Explain Closures!

Explain Closures!
0

#1

Hey there, so I was working on the Arguments Optional challenge here. I solved the problem, but I don’t quite understand how the closures function works that I wrote. Here is the function that I made that I could use some advice on to understand what is going on. Specifically, I am confused about how the second number works when it is added on to the end of the function being called.

var args = Array.prototype.slice.call(arguments);
  var addNew = function(x) {
    return function(y) {
      if (!Number.isInteger(y)) {
        return undefined;
      }
      return x + y;
    };
  }; 
}
addTogether(2)(9);

#2

You did not copy/paste your entire function.


#3

Here it is:

function addTogether() {
var args = Array.prototype.slice.call(arguments);
  var addNew = function(x) {
    return function(y) {
      if (!Number.isInteger(y)) {
        return undefined;
      }
      return x + y;
    };
  }; 
}
addTogether(2)(9);

#4

When I run your code, I get the following error, so not sure how you solved the problem with this solution :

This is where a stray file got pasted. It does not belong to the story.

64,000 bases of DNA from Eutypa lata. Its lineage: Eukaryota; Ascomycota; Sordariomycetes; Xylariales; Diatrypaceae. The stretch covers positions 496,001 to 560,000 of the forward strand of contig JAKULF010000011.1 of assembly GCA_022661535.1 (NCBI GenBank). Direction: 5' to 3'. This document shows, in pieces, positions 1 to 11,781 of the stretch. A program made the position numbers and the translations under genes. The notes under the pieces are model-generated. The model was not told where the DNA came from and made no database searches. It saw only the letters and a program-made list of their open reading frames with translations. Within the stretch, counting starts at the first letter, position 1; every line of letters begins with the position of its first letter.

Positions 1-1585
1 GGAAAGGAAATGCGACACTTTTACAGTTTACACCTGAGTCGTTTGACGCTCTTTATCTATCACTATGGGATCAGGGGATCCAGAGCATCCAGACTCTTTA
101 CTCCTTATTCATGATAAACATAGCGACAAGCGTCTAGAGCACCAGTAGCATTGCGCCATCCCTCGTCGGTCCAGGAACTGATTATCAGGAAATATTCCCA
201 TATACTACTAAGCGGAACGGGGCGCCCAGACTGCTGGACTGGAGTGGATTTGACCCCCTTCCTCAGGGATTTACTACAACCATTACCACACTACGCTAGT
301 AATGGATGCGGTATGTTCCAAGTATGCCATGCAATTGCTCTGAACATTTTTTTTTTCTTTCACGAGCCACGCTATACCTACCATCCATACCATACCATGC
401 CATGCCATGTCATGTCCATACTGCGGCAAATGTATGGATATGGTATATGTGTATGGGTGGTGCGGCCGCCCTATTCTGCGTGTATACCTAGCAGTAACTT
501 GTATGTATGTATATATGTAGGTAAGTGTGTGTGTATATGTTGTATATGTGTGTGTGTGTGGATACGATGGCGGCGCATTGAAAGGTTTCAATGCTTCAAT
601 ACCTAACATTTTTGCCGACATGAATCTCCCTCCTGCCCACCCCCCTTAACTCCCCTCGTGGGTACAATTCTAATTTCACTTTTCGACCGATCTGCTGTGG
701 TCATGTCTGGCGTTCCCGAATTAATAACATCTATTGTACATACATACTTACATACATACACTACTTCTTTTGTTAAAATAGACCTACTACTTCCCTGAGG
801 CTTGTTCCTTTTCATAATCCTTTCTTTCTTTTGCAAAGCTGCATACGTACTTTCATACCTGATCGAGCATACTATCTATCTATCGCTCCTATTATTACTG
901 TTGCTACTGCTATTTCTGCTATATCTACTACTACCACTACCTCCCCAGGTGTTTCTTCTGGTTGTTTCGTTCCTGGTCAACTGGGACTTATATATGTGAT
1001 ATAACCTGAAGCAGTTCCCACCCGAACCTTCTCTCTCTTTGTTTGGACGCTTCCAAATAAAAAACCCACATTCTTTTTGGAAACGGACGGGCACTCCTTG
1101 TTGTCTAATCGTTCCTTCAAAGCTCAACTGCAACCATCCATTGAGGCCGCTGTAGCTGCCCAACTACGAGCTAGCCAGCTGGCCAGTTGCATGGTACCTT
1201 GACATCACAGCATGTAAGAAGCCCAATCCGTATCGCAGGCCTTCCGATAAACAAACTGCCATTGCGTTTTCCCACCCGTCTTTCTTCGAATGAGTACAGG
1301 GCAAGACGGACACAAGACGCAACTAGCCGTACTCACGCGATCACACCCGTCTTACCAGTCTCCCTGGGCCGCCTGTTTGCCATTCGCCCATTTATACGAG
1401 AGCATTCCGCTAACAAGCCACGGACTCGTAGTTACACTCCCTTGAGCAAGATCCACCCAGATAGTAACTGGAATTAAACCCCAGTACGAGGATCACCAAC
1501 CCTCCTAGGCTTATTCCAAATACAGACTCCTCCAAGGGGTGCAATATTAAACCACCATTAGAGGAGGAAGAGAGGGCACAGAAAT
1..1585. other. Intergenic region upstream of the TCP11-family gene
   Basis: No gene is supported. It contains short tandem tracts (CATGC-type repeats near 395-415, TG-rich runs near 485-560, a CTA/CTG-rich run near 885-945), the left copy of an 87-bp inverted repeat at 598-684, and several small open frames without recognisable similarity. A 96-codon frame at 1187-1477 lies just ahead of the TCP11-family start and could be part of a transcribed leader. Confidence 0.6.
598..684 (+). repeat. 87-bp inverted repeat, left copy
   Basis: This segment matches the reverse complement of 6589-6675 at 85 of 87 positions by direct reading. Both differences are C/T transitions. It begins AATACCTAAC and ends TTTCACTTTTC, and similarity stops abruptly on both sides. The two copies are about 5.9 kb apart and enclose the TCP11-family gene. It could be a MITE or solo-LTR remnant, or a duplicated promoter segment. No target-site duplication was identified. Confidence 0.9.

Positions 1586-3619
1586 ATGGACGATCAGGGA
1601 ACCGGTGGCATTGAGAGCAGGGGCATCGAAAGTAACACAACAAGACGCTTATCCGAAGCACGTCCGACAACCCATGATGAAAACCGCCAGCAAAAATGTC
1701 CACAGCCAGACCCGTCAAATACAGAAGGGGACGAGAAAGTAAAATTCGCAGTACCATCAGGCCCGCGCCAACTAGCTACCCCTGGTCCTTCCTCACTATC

TypeError: addTogether(...) is not a function

Also, args is not used anywhere else in your function that I can see.

var args = Array.prototype.slice.call(arguments);

#5

Sorry, I copied part of it out of a larger piece of code because it was only one piece that I had a question about. I’ll put the whole thing in.

function addTogether() {
  var args = Array.prototype.slice.call(arguments);

  var isNumb = function Numb(args) {
    for (i = 0; i < args.length; i ++) {
      if (!Number.isInteger(args[i])) {
        return undefined;
      }
    }
    return true;
  };    
  
  var addNew = function(x) {
    return function(y) {
      if (!Number.isInteger(y)) {
        return undefined;
      }
      return x + y;
    };
  }; 
  
  var addTwo = function(a,b) {
    return a + b;
  };
  
  if (!isNumb(args)) {
    return;
  } else if (args.length === 1) {
      return addNew(args[0]);
  } else if (args.length > 1) {      
      return addTwo(args[0], args[1]);
  }   
}

addTogether(2)(3);

#6

HI.

If I’ve missed some subtle point about what you’re trying to achieve, I apologise, but…

function addTogether(a) {
return (function plus(b) {
return a + b
})
}

var result = addTogether(2)(7)
console.log(result)

will give you a function that employs a ‘closure’.

If you call it like this, it’s easier to see what’s going on

function addTogether(a) {
return (function plus(b) {
return a + b
})
}

var twoPlus = addTogether(2)

console.log(twoPlus)

var result = twoPlus(7)

console.log(result)

The function is returning a function. If you only give it one argument and assign the result to a variable, that variable will contain a function that you can then call. The top example just does both of these things at once.

This is called a closure because that first argument that you pass in gets “closed over” meaning that it’s available to the inner function when it eventually gets called.